Jessie: What is the biggest challenge for an independent author?

Emily: The biggest challenge is being noticed in a sea of other equally fantastic authors. Writing quality is the first step but then finding readers willing to take to risk on an unknown author is very challenging.

I have been so lucky with the support of fantastic book bloggers and reviewers that have been so kind. I am hoping that one day I will succeed in getting my name known out there as an author but at the moment I am content when I receive the lovely reviews I have had for Letters to Eloise.

Jessie: What is the best advice that you have received as a writer?

Emily: Believe in yourself and never give up!

A little more about Emily…

Emily Williams is hard-working and driven to succeed. She is passionate about her writing: she has adored writing for as long as she can remember. She grew up wanting to write novels.  Fortunately, a career teaching enables her to inspire children to use their imagination and writing skills to develop their own stories. Emily is ever thankful to her own primary school teachers for instilling her passion in writing and is hoping she can do her little bit to pass this on.

Emily has far too many animals, but aims in life to buy a farm so she can have some more!

Emily is currently working on her next novel, whilst looking after two children, and host of small pets and suffering from a poorly wrist after a riding injury.

Best of luck to Emily with her debut novel, she has already received an impressive number of accolades.  Emily’s unique storytelling hooks the reader from the outset.  I am looking forward to her second novel. 

Read my review of Letters to Eloise on My Reading page.

 

Please see all my author interviews at My Guests and my blog at jessiecahalin.com.

Body in the library and thriller in handbag

Karl Holton

 

 

 

 

From a darkened corner of the room a figure appeared. ‘The Weight of Shadows’ is all he said, before collapsing at my feet; an ornate handled knife buried in his back. What could the victim’s last words possibly mean? 

Greenway House

I met with author, Karl Holton, at Greenway House, and he had staged a dramatic introduction to his new book.  He is an Agatha Christie fan and it seemed fitting to visit her holiday home.  The house is deemed ‘the loveliest place in the world’, on the website, and it certainly lived up to expectation. I marvelled at the glorious view of the River Dart. Appropriately, Karl wanted to conduct the interview in the library. I inspected the library for a body, again, but it was safe.  The light and airy library seemed a fitting place to inspire the great Agatha Christie.  Karl waxed lyrical about the house and gave me some interesting facts about the great author.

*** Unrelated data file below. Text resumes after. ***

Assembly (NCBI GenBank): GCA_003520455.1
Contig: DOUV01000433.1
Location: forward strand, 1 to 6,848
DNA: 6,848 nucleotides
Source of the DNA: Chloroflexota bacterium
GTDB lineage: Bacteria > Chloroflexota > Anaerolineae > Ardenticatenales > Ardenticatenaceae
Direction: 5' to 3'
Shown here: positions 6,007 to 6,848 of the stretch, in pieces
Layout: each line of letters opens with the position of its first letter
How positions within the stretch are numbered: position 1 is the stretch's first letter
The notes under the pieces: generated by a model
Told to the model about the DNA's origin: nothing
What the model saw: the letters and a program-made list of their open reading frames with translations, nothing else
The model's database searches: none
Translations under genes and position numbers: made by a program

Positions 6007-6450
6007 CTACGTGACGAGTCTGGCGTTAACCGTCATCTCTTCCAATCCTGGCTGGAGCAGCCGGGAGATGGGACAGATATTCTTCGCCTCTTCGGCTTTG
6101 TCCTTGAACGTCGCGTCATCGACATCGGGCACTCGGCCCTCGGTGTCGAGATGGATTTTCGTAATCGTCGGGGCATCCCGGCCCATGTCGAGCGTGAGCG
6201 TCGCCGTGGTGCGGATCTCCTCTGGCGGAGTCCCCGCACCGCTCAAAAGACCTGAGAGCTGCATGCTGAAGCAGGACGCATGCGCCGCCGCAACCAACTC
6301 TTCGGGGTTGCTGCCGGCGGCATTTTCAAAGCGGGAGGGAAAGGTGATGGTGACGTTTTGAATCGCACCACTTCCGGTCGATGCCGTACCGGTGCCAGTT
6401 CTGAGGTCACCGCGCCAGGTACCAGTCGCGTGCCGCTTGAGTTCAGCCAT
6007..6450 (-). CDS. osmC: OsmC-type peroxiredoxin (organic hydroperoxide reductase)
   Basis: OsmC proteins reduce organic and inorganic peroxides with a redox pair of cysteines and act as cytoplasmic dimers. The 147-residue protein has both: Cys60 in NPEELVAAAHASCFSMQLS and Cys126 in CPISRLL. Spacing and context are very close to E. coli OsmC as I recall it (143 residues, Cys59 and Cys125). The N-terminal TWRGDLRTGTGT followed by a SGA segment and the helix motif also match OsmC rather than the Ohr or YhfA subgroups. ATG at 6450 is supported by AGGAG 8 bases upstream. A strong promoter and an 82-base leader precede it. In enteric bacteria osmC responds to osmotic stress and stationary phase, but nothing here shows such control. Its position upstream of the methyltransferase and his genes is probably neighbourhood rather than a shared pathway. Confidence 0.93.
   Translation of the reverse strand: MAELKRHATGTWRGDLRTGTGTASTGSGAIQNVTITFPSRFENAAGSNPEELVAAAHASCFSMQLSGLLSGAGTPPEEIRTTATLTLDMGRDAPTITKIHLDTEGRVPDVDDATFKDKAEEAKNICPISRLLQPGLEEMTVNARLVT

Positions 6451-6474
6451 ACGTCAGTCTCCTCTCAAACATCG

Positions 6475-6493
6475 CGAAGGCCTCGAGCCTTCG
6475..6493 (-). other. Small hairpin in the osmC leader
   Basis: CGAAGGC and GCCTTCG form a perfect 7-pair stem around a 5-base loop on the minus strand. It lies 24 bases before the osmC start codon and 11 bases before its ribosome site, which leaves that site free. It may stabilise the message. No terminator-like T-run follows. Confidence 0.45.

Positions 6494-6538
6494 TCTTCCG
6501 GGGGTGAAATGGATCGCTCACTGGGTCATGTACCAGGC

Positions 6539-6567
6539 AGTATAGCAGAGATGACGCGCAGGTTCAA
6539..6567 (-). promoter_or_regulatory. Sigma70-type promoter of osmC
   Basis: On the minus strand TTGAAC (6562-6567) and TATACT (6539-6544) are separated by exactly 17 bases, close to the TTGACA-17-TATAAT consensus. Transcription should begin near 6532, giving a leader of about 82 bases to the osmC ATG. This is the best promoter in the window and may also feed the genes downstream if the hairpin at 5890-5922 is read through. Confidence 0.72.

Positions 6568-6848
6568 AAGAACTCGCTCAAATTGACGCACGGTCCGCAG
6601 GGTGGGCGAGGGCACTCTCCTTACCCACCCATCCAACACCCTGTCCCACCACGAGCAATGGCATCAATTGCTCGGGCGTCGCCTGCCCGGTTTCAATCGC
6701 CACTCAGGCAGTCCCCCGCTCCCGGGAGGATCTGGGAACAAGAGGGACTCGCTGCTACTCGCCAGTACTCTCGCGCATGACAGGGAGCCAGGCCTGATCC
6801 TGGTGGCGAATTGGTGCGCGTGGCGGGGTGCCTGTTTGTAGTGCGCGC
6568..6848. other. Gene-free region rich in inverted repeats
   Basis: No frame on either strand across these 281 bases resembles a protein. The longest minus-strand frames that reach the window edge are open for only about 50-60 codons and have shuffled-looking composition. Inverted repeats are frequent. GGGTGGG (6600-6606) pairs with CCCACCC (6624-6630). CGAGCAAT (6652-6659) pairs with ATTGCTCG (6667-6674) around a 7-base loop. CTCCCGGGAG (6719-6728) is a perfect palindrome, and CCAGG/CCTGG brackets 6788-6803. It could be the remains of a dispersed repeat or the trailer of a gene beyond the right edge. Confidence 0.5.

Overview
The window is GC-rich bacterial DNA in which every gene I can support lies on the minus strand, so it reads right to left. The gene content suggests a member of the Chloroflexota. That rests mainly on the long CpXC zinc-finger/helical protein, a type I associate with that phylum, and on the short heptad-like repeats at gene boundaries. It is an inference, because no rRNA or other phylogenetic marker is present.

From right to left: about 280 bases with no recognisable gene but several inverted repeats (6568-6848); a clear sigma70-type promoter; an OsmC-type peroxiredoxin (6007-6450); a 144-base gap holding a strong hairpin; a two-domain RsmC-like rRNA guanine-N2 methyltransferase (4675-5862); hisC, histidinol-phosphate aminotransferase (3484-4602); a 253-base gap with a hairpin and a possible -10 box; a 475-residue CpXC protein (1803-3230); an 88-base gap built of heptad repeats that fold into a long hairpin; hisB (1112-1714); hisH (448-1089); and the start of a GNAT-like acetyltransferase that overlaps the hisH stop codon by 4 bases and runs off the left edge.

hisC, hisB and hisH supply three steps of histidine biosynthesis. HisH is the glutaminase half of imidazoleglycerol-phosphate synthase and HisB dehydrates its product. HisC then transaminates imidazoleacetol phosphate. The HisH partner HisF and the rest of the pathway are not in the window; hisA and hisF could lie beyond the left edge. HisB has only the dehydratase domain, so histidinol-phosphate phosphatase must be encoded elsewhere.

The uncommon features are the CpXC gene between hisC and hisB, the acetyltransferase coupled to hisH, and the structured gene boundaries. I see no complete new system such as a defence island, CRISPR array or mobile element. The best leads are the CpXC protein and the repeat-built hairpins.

Karl:  Did you know that this house inspired Dead Man’s Folly? It’s one of the Poirot novels and it was the last ever ‘Poirot’ made by David Suchet playing the role of the great detective. They made it right here in the house and this was what she did so well; she adapted what she knew directly into the narrative.

Jessie:  No, I wasn’t aware of that. I love the Poirot novels – they are great fun.  My husband can watch Poirot programmes all day. Who is your favourite TV Poirot? I like Albert Finney. I’m not sure if that was TV or film.

Karl: For me, David Suchet is the quintessential ‘Poirot’.

Jessie:  Of course, yes he was brilliant – he was Poirot.  We digress, can you tell me about ‘The Weight of the Shadows’?

Karl delved into his rucksack.  Strangely enough, his rucksack was full of his favourite Agatha Christie novels, and he proceeded to display some of the novel on the table.  Finally, the actor, who had performed earlier, reappeared with a copy of Karl’s novel. The cover of ‘The Weight of the Shadows’ is modern and suggests a fast-paced plot set in London. 

Karl: At one level ‘The Weight of the Shadows’ is an entertaining crime thriller mystery with plot twists and turns. At another level it is the first six days at the beginning of a series that introduces some interesting characters and a narrative that has subtle and, I hope, thought provoking subjects.

Jessie:  Crime thrillers are always popular.  It’s a great genre to establish a fanbase. What have the reviewers said about your new book?

Smiling, Karl started to recall some of the reviews. 

Karl: “an intriguing plot, thoughtful, profound themes, complex troubling characters, and language that make us shudder for its honesty, clarity, and confidence” – Piaras O Cionnaoith

“irresistible book, impossible to put down” – Bookgirl Sulagna

“a story that is intense and heart-pounding!” – Elaine Emmerick

Jessie:  I’m impressed that you have already commenced your second book. We are in an ideal place to read.  Can you read an extract from the book to tempt the reader?

Karl:  It’s a real privilege to read here in Agatha Christie’s library.

Benedict was motionless with one thought. Never give up.

She pushed the tip of the blade in and under the skin on his chest, near his heart.